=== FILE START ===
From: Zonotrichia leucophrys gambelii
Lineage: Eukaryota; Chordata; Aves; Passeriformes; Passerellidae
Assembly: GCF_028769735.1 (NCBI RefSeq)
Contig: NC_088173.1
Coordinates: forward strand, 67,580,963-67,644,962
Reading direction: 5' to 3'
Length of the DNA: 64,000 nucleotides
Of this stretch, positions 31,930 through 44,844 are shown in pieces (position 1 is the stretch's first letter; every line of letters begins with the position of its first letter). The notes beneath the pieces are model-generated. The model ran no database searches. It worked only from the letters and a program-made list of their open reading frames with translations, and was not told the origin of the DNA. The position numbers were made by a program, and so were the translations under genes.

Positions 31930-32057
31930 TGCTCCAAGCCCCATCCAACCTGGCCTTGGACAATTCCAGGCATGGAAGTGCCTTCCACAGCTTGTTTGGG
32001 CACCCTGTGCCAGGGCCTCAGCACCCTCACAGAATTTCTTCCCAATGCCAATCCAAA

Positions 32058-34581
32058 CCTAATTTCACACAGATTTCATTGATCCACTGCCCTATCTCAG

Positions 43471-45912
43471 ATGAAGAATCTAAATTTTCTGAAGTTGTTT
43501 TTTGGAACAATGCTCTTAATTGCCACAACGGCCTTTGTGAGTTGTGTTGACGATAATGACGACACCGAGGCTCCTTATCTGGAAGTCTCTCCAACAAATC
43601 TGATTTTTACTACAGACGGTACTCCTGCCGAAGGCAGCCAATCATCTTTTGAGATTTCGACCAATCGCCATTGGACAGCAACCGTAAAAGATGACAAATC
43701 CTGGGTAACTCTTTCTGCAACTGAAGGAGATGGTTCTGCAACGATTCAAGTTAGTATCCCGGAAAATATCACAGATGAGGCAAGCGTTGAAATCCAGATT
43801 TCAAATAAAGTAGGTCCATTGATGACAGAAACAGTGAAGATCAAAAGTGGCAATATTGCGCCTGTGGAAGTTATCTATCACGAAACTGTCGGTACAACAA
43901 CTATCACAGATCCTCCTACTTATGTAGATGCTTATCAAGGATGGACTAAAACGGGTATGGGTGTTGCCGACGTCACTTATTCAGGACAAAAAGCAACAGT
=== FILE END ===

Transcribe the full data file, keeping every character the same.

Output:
From: Zonotrichia leucophrys gambelii
Lineage: Eukaryota; Chordata; Aves; Passeriformes; Passerellidae
Assembly: GCF_028769735.1 (NCBI RefSeq)
Contig: NC_088173.1
Coordinates: forward strand, 67,580,963-67,644,962
Reading direction: 5' to 3'
Length of the DNA: 64,000 nucleotides
Of this stretch, positions 31,930 through 44,844 are shown in pieces (position 1 is the stretch's first letter; every line of letters begins with the position of its first letter). The notes beneath the pieces are model-generated. The model ran no database searches. It worked only from the letters and a program-made list of their open reading frames with translations, and was not told the origin of the DNA. The position numbers were made by a program, and so were the translations under genes.

Positions 31930-32057
31930 TGCTCCAAGCCCCATCCAACCTGGCCTTGGACAATTCCAGGCATGGAAGTGCCTTCCACAGCTTGTTTGGG
32001 CACCCTGTGCCAGGGCCTCAGCACCCTCACAGAATTTCTTCCCAATGCCAATCCAAA

Positions 32058-34581
32058 CCTAATTTCACACAGATTTCATTGATCCACTGCCCTATCTCAG

Positions 43471-45912
43471 ATGAAGAATCTAAATTTTCTGAAGTTGTTT
43501 TTTGGAACAATGCTCTTAATTGCCACAACGGCCTTTGTGAGTTGTGTTGACGATAATGACGACACCGAGGCTCCTTATCTGGAAGTCTCTCCAACAAATC
43601 TGATTTTTACTACAGACGGTACTCCTGCCGAAGGCAGCCAATCATCTTTTGAGATTTCGACCAATCGCCATTGGACAGCAACCGTAAAAGATGACAAATC
43701 CTGGGTAACTCTTTCTGCAACTGAAGGAGATGGTTCTGCAACGATTCAAGTTAGTATCCCGGAAAATATCACAGATGAGGCAAGCGTTGAAATCCAGATT
43801 TCAAATAAAGTAGGTCCATTGATGACAGAAACAGTGAAGATCAAAAGTGGCAATATTGCGCCTGTGGAAGTTATCTATCACGAAACTGTCGGTACAACAA
43901 CTATCACAGATCCTCCTACTTATGTAGATGCTTATCAAGGATGGACTAAAACGGGTATGGGTGTTGCCGACGTCACTTATTCAGGACAAAAAGCAACAGT